A Commemorative Issue in Appreciation of Professor David L. Denlinger: Great Advances in Insect Physiology

A special issue of Insects (ISSN 2075-4450). This special issue belongs to the section "Insect Physiology, Reproduction and Development".

Deadline for manuscript submissions: closed (30 April 2024) | Viewed by 20933

Special Issue Editors


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Guest Editor
Department of Entomology and Nematology, University of California, Davis, CA, USA
Interests: insect disease vectors; insect reproduction; vector/parasite interactions; reproductive physiology; male seminal secretions; symbiosis; lactation; nutrition; lipid metabolism; transcriptional regulation; comparative genomics; transcriptomics; proteomics and metabolomics

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Guest Editor
Department of Epidemiology of Microbial Diseases, Yale School of Public Health, Yale University, New Haven, CT, USA
Interests: global health; trypanosomiasis; tsetse flies

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Guest Editor
Department of Biological Sciences, University of Cincinnati, Cincinnati, OH 45221, USA
Interests: insect stress tolerance; reproductive physiology; regulation of metabolism and aging
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Special Issue Information

Dear Colleagues, 

The study of insect physiology allows us to explore the complex mechanisms underlying the adaptations that facilitate their amazing diversity and adaptive power. This knowledge allows us, as scientists, to understand the fundamental principles behind how life evolves to solve difficult environmental problems and persist and thrive in unique and sometimes hostile conditions. This can provide new insights into our own physiology, provide models with which we can study disease, and help us to develop new potential treatments. Having a detailed understanding of the physiological systems involved in pest and disease vectoring insects can also lead to new ways to control these insects that are more efficient with a decreased impact on the environment.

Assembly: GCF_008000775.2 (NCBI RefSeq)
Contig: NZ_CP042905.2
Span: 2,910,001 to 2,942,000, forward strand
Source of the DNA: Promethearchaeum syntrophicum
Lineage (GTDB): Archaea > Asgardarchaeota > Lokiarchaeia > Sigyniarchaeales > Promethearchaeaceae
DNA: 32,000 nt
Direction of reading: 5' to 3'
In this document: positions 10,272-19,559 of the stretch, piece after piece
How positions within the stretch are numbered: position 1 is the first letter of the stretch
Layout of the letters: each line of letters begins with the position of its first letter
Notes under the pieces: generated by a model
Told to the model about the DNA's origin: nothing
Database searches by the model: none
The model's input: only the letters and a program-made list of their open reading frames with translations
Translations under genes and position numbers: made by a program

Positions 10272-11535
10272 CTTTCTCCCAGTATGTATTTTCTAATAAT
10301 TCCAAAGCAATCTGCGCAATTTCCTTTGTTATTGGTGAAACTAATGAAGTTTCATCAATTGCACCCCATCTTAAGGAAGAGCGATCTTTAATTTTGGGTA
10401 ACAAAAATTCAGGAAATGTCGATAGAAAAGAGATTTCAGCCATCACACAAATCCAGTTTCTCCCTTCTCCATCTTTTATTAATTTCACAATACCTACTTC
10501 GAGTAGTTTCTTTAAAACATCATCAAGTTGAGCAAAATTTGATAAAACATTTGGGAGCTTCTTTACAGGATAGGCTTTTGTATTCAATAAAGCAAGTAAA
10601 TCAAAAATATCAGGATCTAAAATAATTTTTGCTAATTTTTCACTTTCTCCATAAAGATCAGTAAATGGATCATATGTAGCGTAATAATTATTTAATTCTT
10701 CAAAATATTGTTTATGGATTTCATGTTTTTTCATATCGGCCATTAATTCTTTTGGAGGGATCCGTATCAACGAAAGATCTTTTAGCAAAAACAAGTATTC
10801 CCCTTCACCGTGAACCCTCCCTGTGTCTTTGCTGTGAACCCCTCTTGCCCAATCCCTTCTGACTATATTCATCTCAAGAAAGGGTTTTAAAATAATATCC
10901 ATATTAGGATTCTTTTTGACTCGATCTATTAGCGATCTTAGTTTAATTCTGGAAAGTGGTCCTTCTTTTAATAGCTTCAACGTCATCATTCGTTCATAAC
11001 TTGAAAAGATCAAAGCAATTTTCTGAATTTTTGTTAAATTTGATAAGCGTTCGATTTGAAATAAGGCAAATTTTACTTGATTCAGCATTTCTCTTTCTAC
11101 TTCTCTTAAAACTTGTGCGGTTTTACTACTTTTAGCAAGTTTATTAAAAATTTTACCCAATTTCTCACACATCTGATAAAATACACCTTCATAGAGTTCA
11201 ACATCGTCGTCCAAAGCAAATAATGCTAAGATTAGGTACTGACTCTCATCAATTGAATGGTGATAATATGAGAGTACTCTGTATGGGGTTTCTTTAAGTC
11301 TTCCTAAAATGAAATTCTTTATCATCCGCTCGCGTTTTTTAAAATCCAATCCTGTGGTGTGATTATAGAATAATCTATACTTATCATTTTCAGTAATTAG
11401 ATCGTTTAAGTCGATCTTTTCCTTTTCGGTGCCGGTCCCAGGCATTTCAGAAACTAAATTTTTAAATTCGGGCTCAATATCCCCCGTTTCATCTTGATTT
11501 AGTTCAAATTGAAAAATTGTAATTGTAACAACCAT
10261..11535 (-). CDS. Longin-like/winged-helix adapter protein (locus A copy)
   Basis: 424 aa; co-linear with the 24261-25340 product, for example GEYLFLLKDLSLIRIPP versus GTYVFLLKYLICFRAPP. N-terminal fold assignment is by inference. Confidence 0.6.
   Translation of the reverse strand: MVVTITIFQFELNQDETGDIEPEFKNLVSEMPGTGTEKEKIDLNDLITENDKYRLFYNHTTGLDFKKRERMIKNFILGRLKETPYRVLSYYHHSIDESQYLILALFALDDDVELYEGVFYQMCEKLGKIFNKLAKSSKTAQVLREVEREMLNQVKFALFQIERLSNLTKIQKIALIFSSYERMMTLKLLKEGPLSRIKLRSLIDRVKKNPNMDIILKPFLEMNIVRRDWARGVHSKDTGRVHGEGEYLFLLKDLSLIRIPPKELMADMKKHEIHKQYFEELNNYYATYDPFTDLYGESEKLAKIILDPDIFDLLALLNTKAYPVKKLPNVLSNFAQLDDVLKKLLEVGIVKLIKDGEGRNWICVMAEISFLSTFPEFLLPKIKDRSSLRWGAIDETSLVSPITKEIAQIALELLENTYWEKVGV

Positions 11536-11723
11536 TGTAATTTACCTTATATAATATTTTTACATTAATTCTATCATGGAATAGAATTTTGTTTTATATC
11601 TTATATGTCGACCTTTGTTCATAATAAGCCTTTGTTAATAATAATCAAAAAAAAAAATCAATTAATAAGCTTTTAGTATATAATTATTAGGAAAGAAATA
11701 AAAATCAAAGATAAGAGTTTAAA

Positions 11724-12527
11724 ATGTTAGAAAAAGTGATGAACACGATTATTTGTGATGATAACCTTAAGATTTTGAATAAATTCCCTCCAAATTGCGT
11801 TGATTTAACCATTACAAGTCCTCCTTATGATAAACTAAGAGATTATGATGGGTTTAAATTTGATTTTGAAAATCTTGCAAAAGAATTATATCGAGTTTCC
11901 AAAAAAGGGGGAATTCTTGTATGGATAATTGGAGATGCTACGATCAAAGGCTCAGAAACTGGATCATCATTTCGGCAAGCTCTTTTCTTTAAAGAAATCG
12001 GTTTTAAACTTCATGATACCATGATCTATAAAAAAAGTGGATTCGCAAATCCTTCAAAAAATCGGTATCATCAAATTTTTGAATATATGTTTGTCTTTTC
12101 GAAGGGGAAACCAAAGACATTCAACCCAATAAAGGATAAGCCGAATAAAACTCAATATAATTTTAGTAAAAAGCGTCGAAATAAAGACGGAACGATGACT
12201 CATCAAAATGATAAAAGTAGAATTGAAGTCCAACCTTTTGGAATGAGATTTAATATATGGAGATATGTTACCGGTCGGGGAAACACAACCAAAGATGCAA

In this Special Issue, we recognize the immense contributions that Dr. David Denlinger has made across various topics in the field of insect physiology during his amazing career. Dave’s passion for insects began as a child and guided him to study fundamental and fascinating physiological questions such as “How can an insect survive in the extreme cold of the Antarctic? How does a fly lactate and give birth? How do insects know when to hibernate? How do organ systems in an insect communicate?”. In the process of investigating these questions, Dave has inspired, trained, and boosted the careers of many other insect physiologists who have gone on to make amazing discoveries of their own.

This issue highlights papers from researchers (many of whom trained under Dave) who continue to pursue topics such as viviparity, diapause, cold tolerance, circadian rhythms, and endocrinology and expand upon the foundational knowledge and systems established by Dave’s research.

Dr. Geoffrey M. Attardo
Prof. Dr. Serap Aksoy
Dr. Joshua B. Benoit
Guest Editors

Manuscript Submission Information

Manuscripts should be submitted online at www.mdpi.com by registering and logging in to this website. Once you are registered, click here to go to the submission form. Manuscripts can be submitted until the deadline. All submissions that pass pre-check are peer-reviewed. Accepted papers will be published continuously in the journal (as soon as accepted) and will be listed together on the special issue website. Research articles, review articles as well as short communications are invited. For planned papers, a title and short abstract (about 100 words) can be sent to the Editorial Office for announcement on this website.